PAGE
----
City won’t let Latino community agency have a ground floor storefront downtown

STILL VACANT Former Mango Street Kids store in Gilroy's downtown historic district on Monterey Street.

A Latino advocacy group that puts on the annual Tamale festival in downtown Gilroy was left out in the cold Monday, as the City Council in a 3-2 vote, refused to give them the okay to occupy the ground floor of a building in Gilroy’s downtown historic district.
CARAS (Community Agency for Resources, Advocacy and Services) was already in negotiations with a real estate broker to move into the former Mango Street Kids store at 7581 Monterey Road, when organizers learned they would need to seek special permission by the City Council to do so.
According to the downtown specific plan adopted by City Council in 2005, properties on both sides of Monterey Road between Third and Eighth streets are part of the Downtown Historic District and cannot, by right, have offices on the ground floor.
However, in response to high vacancy rates in the downtown, the City Council on two occasions, once in 2011 and again in 2014, allowed ground floor office uses for a period of three years.
The final extension expired last month on May 21, just before CARAS could sign a new lease on a new downtown location. The nonprofit had to move from its former location on Monterey Road because its building was in disrepair.
“We were already in negotiations before it expired on the 21st,“ said Art Barron, member of the CARAS board of directors. “We weren’t notified and had no idea of this. It was only after we began negotiating with the broker that we found out about it.”
Barron, who spoke up at the council meeting with longtime community organizer, Sally Armendariz, said the agency’s intentions are good and they are strong supporters of the downtown – organizing the Tamale Festival in the Fall, working with the Gilroy Art Alliance on Dia De Los Muertos festivities, and filling a niche service to the city’s Latino families.
“City staff work with us and we have a great relationship with them – it’s the people on the Council who have the disconnection,” said Barron, who told council they would even consider selling T-shirts and other merchandise to help accommodate the city’s use restrictions.
In the staff report presented to council, community development staff report they have been fielding many enquiries for new eateries, brewpubs, commercial retail and wine tasting facilities and not many for office uses in the last six to nine months.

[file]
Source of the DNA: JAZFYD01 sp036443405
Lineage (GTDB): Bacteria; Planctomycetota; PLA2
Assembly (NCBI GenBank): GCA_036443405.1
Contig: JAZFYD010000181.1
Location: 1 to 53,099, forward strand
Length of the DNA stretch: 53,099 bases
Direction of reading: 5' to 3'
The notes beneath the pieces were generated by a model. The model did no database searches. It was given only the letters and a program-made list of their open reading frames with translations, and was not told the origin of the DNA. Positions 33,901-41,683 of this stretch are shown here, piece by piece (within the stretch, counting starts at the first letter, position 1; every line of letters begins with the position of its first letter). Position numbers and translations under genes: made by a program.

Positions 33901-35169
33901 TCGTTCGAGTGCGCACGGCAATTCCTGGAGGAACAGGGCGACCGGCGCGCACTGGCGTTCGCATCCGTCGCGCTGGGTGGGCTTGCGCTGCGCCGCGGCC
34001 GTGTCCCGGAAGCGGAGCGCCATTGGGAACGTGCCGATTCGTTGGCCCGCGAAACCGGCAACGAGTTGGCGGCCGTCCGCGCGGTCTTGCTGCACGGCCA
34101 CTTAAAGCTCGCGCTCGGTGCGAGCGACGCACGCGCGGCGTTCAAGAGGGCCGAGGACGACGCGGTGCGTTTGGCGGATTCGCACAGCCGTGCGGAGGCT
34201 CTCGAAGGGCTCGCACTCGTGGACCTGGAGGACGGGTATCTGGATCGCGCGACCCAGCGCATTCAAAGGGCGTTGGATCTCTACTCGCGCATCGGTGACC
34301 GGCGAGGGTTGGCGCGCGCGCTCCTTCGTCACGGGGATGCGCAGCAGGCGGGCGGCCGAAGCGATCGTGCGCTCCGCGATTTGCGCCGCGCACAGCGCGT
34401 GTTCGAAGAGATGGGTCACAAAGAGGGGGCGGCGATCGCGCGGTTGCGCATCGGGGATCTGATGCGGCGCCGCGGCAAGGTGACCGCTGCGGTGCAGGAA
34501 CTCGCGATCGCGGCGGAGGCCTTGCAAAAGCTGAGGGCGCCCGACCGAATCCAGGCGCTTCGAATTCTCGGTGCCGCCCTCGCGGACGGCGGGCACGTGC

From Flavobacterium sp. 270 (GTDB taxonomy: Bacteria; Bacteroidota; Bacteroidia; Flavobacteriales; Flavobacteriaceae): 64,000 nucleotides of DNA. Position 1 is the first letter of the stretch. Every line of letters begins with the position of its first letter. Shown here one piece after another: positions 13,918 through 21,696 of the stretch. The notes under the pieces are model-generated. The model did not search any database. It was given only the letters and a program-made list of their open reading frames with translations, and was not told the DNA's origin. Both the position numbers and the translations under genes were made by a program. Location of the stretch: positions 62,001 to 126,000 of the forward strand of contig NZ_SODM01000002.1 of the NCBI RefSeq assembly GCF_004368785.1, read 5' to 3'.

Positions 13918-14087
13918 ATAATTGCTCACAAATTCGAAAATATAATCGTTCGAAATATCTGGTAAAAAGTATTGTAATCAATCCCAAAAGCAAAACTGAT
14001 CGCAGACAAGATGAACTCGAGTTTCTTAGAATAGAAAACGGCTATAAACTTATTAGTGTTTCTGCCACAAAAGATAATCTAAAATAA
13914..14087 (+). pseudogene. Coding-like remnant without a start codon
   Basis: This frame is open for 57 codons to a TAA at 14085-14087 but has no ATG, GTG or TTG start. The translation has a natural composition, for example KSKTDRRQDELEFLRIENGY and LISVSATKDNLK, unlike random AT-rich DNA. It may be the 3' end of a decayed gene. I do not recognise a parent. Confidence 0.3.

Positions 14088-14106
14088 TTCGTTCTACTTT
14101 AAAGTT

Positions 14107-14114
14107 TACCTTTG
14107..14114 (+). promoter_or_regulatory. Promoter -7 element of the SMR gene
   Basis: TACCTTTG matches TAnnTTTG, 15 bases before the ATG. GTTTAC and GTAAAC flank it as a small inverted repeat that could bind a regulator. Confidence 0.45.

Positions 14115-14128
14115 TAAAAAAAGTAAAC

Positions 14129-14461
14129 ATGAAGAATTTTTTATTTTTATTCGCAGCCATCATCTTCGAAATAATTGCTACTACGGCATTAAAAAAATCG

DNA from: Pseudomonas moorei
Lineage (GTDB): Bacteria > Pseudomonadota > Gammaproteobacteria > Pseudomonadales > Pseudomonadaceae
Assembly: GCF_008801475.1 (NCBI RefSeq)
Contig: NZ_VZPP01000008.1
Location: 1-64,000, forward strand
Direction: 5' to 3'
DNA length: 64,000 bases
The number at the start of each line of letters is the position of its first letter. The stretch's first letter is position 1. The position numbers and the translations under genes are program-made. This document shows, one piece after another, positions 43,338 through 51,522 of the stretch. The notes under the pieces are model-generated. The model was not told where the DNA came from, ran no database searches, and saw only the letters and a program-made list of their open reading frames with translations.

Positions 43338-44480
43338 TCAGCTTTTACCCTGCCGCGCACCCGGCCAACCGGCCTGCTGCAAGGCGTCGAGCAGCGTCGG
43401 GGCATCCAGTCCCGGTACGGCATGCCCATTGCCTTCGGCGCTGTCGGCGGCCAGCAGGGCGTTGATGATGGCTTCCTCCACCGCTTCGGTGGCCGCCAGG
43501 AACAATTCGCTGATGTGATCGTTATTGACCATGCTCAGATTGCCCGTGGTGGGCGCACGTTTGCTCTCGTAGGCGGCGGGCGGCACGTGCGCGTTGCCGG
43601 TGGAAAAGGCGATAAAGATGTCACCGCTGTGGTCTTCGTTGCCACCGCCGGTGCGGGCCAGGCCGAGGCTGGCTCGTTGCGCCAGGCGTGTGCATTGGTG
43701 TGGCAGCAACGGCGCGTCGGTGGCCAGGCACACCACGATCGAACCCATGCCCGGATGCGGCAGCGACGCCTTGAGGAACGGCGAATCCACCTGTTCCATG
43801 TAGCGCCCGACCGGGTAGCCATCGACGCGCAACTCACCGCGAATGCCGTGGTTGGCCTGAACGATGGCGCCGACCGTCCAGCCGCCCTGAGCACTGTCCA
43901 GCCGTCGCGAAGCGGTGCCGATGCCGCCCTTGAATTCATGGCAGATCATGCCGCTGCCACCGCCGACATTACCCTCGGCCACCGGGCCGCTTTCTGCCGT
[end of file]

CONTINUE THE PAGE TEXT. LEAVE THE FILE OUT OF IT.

An improving economy, noticeable improvements in getting unreinforced masonry (URM) buildings downtown retrofitted and available for tenants, and a previous council action to open up downtown to micro-brewery and wine-tasting venues has helped spur new business interest downtown.
The Golden State Brewery at the former Net Fitness anticipates opening later this year, the Lonely Oak Brewery has submitted a request for another downtown brewpub, and the Azteca Bar is being renovated for a new bar/pub called Bartender’s Union.
During council discussions, councilmembers Peter Leroe-Muñoz and Fred Tovar spoke up for allowing CARAS to stay in the downtown historic district, the only part of the city with such restrictions.
“I think the CARAS office should be allowed downtown,” said Leroe-Muñoz. “It’s a nonprofit, centrally located and easily accessible to the people they serve. Additionally, when we look at downtown, we want a diversity of uses, not just one type of business or industry. And there still exists a high vacancy rate.”
Tovar agreed about the district’s vacancy rate and said, “Until I see it, I don’t believe it,” in regards to the alleged increase of interest by businesses to locate downtown.
“It’s a mistake to hinder an organization to locate downtown when they are already there,” he said.
Notably, the Gilroy Chamber of Commerce, Gilroy Economic Development Corporation, Leadership Gilroy and Gilroy Garlic Festival all have their offices on the ground floor in the downtown historic district, but are located in a Chamber-owned building and have little risk of being evicted or turned out. There is also the Gardner South City Health Center and Gilroy Youth Academy at Third and Monterey streets.
While Tovar and Leroe-Muñoz offered a motion to support CARAS in remaining in the historic district, it did not have the votes to carry the day. Councilmembers, Dion Bracco and Paul Kloecker, and Mayor Roland Velasco were not in support.
“Every time [the extension] came before us, I’ve voted against it,” said Bracco. “Some past practices of the council have caused problems for downtown. In the specific plan we have a vision for downtown and then we approve all kinds of different uses when someone comes and asks for it. We see that there is progress downtown, it is moving slowly, but it’s moving. We have a vision for retail and restaurants and I think we need to stick to it.”
Barron said he is disappointed CARAS may not be able to stay in Gilroy and are in talks with Morgan Hill to perhaps relocate their office, and the annual Tamale festival, to that south county city.

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